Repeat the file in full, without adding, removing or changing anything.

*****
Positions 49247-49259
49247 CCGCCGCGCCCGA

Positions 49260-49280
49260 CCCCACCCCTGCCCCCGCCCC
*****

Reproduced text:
Positions 49247-49259
49247 CCGCCGCGCCCGA

Positions 49260-49280
49260 CCCCACCCCTGCCCCCGCCCC